Finding a Home Church

I could have said, “another church” in the title instead of a “home church”, but that simply is not the case. To be completely honest, I’ve never truly had a home church. At Second Baptist Church, the place I’ve called home for the past five years, I was never involved in youth group, and I never attended sunday school. Normally, I would just attend church service and head on home.

Recently, I’ve been thinking a lot about what church I want to commit myself to in the future. There’s the obvious choice in Houston Chinese Church (HCC). I’ve been a part of their summer fellowship the past two years, and I’ve been going to camp as a camper or counselor for the past seven years. God used the people from this church to reach me when I was unbelieving and still, to this day, uses those same people to grow my faith and my relationship with Him. I know I could find a nice niche and comfortable growing environment at HCC, probably through Basic, their young adult ministry.

The second choice, although one that I’ve always immediately shot down, is Chinese Baptist Church (CBC). This semester, I felt that God was calling me to be a counselor for their winter retreat, and I’m so glad I followed Him there. Some of the most influential people in my life had come from CBC, so many that I could hardly take it as coincidence; Michael, Michelle, Mary, Justin, and Gregory. Ever since high school, I had always wanted to meet the CBCers, and I finally had a chance to interact with the youth and college kids. Michael and I had a chat on the last night of the retreat, and he shared about the community of the church. CBC is just one big family, and trying to process and keep track of all the family relations gave me a huge headache. Coming back Saturday, I felt refreshed and wanting to experience more of CBC’s church environment. And I did just that; I attended my first Sunday chinese church service, ever. There are two sides of community. On one hand, you can feel completely loved and integrated. On the other, you can feel excluded because the community is so united, and you feel like you’re fighting to become a part of it, to be accepted. I felt both feelings at the retreat, and the latter magnified on Sunday.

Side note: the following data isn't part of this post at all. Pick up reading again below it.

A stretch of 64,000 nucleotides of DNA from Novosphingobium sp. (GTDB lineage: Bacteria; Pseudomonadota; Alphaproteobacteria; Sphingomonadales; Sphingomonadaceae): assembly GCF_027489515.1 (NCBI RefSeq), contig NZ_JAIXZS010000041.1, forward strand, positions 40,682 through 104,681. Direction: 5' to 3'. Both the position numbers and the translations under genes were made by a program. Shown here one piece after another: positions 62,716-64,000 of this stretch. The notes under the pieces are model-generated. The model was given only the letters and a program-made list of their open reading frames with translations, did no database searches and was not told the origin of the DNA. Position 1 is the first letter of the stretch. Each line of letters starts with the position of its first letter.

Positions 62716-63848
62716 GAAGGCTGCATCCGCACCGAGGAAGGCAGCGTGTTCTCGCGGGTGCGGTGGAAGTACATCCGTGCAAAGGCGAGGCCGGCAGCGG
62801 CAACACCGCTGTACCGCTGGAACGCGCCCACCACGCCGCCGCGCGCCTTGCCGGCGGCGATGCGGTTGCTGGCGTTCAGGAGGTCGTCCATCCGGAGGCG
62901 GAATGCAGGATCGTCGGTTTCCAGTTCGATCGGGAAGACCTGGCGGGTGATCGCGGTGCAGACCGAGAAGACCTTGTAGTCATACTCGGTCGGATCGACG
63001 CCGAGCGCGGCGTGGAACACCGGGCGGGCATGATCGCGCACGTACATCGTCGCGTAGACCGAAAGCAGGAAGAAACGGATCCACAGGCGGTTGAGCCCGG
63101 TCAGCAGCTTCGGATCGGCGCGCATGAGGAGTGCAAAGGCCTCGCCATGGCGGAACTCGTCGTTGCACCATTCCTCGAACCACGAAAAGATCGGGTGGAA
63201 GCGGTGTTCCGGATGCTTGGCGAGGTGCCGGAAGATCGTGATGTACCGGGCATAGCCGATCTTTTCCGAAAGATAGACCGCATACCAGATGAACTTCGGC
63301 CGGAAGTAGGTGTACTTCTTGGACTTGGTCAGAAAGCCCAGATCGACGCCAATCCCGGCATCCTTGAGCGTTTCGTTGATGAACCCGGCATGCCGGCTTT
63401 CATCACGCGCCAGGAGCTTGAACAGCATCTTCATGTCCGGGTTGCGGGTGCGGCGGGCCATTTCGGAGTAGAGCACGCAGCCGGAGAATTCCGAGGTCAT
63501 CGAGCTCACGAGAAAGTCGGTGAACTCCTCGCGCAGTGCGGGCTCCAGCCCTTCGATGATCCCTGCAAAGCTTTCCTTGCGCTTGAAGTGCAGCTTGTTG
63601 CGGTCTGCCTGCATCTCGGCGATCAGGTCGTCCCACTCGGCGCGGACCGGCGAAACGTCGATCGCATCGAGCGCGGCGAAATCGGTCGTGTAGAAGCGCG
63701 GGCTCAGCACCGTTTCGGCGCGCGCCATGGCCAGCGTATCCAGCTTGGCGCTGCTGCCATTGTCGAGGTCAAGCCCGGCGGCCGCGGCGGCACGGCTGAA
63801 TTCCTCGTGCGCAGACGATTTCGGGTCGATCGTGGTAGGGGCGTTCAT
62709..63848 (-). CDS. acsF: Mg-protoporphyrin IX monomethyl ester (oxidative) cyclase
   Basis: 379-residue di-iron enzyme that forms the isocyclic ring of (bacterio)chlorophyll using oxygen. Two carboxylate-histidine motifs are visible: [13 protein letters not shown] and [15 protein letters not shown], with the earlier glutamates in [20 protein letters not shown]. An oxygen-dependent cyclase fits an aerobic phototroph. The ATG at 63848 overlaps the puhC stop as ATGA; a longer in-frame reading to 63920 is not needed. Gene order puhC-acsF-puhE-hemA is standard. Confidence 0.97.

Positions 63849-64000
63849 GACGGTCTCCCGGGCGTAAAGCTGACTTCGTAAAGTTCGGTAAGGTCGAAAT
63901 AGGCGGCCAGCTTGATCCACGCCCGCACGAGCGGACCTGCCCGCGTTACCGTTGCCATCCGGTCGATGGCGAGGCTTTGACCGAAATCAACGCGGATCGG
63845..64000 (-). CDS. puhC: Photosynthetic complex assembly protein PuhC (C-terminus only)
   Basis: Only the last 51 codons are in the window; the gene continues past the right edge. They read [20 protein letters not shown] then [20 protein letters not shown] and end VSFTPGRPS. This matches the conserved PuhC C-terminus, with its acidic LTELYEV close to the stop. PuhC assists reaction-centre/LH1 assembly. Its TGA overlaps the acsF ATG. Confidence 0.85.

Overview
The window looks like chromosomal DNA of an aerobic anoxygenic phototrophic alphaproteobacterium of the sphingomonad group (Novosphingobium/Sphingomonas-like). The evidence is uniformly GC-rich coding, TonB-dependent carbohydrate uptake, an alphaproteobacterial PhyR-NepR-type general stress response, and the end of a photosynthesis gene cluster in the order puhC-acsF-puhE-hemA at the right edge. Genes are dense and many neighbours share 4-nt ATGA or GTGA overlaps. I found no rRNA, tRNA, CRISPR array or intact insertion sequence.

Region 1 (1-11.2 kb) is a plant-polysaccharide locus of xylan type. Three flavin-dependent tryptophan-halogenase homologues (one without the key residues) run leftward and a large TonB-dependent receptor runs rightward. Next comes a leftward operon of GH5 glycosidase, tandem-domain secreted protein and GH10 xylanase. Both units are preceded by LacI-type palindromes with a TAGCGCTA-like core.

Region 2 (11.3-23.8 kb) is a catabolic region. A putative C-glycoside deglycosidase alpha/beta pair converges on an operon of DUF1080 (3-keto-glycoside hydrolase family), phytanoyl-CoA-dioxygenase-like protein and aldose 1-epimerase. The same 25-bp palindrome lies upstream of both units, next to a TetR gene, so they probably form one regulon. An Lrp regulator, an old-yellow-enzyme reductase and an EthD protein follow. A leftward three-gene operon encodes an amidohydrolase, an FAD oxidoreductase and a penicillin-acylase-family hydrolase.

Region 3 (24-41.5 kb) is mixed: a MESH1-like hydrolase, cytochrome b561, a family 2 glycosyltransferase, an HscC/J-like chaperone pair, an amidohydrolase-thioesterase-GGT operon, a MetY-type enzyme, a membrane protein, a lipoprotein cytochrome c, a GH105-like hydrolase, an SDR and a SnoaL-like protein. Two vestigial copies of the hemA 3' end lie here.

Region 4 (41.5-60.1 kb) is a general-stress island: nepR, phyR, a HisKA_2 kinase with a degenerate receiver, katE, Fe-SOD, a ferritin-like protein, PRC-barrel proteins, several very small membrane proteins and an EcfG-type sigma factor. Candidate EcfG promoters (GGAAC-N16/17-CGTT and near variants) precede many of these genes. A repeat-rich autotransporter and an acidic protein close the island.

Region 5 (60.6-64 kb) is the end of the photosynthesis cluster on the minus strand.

So, here’s the deal. Community is really important to me for two reasons:

  1. The reason I’ve never been baptized is I want to be committed to a church community that I will love and serve. I want to  be a part of a community and stand proud as I declare my faith to the church. Albeit, it feels intimidating potentially getting baptized in front of a congregation that generally baptizes kids between second and fourth grade.
  2. I also want to choose a church that will be able to help me minister to my parents. The purpose of the retreat was to set our hearts on missions, and right now, my mission field is my family. Paul reminded me of that. The church I choose needs to be a place where I can invite my family into and feel loved and accepted. It needs to have a solid cantonese speaking community. Perhaps that shouldn’t be a factor for me in choosing a church, but it’s still really important to me.

I’ve always disliked when people who choose not to attend an event because a lack of other people attending, but I might have to make an exception in this case because choosing a church is wholly dependent on the community. I’m beginning to love this community, and I love challenges.

God, please give me grace and wisdom in choosing where to be.

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